Why Using Robots to Teach Computer Science can be Successful Theoretical Reflection to Andragogy and Minimalism

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Title: Why Using Robots to Teach Computer Science can be Successful Theoretical Reflection to Andragogy and Minimalism
Author: Koski, Marja-Ilona; Kurhila, Jaakko; Pasanen, Tomi A.
Date: 2008-11-07
Language: en
Belongs to series: SERIES OF PUBLICATIONS C - C-2008-206
URI: http://hdl.handle.net/10138/1196
Abstract: To help students understand subjects such as theoretical aspects of computation, algorithmic reasoning and intelligence of machines, a number of publications report experiments to teach these topics with the help of Lego Mindstorms robots. In the publications, the researchers report how they have created various ways to approach the issues either in Computer Science or in Artificial Intelligence. The reported results of the experiments are based on the learning outcomes, the feedback from the students, and the perceived informal observations (i.e. “feelings”) of the instructors. But can anyone else benefit from the reportedly positive outcomes of the experiments? To give an answer to that question, this paper analyses the reported results through two support theories. The two theories chosen for this, andragogy and minimalism, are concerned with adult learning and how teaching adults should be approached. When reflecting the results of the four teaching experiments to the suggestions drawn from the theories, a more comprehensive answer to why the experiments have been successful can be given. The four teaching experiments analysed here were in many ways similar to each other. A connection to the chosen support theories was straightforward to make. Besides describing the artefacts of teaching with the robots, a deeper discussion on this teaching approach is provided. For an instructor, all these observations offer more concrete evidence about beneficial factors of teaching with robots.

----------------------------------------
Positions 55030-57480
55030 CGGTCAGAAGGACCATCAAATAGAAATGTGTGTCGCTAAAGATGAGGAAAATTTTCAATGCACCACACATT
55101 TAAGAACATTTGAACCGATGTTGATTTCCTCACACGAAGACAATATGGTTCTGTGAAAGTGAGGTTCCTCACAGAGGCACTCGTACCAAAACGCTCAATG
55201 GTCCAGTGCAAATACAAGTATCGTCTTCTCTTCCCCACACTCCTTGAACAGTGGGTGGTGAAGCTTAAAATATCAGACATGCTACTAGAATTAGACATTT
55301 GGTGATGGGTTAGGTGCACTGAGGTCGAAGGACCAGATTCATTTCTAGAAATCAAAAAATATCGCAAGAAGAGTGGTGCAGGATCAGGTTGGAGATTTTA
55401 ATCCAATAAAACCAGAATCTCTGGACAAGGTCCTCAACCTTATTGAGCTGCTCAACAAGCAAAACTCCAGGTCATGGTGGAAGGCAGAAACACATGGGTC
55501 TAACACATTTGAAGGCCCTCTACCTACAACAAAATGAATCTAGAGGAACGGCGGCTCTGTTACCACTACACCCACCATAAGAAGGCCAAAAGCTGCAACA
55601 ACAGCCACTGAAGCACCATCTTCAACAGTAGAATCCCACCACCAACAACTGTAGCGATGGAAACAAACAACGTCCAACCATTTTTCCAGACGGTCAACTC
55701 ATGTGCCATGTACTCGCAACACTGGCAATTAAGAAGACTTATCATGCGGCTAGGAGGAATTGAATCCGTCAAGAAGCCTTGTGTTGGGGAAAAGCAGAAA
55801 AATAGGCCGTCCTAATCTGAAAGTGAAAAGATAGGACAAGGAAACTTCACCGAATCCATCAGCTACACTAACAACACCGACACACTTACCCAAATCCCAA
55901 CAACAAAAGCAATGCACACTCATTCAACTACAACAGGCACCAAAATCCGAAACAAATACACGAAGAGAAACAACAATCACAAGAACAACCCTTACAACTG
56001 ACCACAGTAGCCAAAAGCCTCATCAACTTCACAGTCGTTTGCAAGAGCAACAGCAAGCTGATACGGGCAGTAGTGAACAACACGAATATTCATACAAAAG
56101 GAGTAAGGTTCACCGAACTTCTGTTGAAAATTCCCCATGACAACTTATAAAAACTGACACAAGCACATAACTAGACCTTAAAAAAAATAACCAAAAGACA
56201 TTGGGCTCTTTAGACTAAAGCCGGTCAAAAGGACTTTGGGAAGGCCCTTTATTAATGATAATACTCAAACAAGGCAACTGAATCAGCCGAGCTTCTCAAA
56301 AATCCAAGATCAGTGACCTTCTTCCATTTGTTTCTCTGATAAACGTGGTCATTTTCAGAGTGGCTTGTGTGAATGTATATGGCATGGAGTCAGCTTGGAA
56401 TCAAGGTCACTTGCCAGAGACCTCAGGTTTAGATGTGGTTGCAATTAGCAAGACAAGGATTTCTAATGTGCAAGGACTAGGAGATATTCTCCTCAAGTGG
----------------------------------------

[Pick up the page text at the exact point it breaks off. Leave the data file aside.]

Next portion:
Description: Categories and Subject Descriptors K.3.1 [Computers and Education]: Computer Uses in Education – collaborative learning; K.3.2 [Computers and Education]: Computer and Information Science Education – computer science education, self-assessment
Subject: Robots
teaching experiment
adult learning theories
adult education

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